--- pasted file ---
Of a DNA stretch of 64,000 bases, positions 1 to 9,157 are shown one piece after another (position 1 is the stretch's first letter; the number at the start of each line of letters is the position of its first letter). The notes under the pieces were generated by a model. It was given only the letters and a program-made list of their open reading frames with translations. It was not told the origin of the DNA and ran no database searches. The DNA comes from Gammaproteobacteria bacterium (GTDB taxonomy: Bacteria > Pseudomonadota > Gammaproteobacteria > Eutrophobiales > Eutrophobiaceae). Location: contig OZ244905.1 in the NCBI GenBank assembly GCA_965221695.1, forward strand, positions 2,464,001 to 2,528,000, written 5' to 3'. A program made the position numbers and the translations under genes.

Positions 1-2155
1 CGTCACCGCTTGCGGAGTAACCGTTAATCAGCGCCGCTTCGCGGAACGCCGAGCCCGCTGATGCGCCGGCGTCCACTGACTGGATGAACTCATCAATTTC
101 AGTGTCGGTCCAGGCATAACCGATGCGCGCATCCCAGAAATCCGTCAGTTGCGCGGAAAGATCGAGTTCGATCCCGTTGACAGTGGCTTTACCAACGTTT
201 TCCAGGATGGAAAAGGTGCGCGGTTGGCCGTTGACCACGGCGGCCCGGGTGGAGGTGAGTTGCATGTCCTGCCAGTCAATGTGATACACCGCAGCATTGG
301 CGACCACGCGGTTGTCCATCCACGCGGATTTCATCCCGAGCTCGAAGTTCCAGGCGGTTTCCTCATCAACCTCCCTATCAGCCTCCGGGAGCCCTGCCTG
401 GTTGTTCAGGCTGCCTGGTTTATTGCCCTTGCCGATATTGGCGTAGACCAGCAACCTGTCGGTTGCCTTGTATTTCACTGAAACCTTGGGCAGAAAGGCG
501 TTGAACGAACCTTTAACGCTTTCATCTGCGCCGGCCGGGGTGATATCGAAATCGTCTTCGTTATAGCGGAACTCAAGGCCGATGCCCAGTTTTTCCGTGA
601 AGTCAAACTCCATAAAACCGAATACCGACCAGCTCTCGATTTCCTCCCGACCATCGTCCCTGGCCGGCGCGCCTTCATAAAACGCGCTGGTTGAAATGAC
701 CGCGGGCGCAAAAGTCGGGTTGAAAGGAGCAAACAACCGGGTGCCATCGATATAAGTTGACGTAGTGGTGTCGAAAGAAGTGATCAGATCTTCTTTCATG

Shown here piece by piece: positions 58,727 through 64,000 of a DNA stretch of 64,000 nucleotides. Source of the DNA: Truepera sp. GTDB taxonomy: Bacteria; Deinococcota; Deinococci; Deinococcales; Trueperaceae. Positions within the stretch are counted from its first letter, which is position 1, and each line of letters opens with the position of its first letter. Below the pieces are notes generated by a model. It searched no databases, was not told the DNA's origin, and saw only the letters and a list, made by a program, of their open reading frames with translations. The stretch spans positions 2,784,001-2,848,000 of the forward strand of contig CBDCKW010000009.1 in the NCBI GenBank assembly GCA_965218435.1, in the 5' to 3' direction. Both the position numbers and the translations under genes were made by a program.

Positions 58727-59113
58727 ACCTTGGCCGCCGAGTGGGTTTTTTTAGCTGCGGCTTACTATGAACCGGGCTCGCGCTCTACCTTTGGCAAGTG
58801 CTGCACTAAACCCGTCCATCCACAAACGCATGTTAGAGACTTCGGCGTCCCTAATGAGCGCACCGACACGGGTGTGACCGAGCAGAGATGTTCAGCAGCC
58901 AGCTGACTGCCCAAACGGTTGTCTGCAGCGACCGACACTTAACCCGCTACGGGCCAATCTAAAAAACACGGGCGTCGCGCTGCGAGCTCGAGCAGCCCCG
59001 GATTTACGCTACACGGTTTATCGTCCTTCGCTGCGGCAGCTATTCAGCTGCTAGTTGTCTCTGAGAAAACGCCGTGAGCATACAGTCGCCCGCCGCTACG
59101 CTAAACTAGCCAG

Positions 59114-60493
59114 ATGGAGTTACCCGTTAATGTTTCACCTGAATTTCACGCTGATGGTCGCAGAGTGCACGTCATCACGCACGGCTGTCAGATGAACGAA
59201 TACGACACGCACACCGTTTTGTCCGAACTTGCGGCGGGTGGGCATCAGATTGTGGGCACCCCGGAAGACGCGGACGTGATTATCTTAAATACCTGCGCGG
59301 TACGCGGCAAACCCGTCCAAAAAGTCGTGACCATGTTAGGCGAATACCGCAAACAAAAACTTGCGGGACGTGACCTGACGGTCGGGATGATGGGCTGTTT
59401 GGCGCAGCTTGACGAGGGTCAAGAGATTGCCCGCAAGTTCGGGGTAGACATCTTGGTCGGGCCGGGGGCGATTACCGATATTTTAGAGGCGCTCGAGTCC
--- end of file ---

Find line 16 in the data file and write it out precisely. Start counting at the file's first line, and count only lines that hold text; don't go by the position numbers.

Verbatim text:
59001 GATTTACGCTACACGGTTTATCGTCCTTCGCTGCGGCAGCTATTCAGCTGCTAGTTGTCTCTGAGAAAACGCCGTGAGCATACAGTCGCCCGCCGCTACG